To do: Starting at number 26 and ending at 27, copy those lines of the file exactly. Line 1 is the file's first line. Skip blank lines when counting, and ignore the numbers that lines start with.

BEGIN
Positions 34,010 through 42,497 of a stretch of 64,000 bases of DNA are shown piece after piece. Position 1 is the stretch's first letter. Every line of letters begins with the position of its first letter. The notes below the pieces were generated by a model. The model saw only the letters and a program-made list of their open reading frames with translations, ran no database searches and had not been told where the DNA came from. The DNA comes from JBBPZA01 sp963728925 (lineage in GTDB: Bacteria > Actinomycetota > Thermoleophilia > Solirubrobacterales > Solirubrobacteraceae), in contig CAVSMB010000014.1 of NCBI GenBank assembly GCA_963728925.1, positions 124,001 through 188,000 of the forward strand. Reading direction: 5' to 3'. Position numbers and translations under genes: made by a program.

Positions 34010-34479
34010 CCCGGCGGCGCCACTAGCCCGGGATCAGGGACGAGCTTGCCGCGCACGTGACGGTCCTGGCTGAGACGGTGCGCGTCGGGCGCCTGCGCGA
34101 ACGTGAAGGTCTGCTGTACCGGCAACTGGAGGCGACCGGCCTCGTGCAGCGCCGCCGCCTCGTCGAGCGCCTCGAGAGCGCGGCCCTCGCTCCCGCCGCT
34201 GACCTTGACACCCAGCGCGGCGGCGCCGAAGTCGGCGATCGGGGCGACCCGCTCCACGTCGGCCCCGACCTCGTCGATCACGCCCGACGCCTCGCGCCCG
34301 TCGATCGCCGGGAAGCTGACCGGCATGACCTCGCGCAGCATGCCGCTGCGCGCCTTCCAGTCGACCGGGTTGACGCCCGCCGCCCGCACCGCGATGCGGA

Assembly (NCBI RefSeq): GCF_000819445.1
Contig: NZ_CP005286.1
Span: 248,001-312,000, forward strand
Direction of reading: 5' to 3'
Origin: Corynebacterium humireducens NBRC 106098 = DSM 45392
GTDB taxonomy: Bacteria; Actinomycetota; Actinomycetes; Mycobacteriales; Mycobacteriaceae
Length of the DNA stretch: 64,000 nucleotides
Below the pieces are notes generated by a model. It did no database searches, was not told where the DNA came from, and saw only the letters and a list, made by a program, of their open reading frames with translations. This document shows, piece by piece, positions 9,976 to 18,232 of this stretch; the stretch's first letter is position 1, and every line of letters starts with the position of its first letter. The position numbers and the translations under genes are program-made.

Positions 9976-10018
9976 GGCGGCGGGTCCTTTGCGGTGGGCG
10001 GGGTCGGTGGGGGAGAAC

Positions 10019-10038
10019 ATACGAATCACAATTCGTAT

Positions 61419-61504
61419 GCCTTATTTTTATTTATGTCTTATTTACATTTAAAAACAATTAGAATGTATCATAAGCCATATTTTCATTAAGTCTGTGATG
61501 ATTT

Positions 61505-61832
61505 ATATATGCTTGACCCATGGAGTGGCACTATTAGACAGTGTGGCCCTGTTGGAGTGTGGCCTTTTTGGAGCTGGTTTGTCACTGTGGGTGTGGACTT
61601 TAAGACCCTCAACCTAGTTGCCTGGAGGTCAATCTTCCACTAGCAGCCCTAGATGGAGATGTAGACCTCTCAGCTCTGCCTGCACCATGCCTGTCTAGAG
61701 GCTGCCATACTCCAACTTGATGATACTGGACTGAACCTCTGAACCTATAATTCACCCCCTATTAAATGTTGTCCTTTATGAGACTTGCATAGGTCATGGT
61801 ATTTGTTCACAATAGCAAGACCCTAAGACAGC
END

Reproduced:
61701 GCTGCCATACTCCAACTTGATGATACTGGACTGAACCTCTGAACCTATAATTCACCCCCTATTAAATGTTGTCCTTTATGAGACTTGCATAGGTCATGGT
61801 ATTTGTTCACAATAGCAAGACCCTAAGACAGC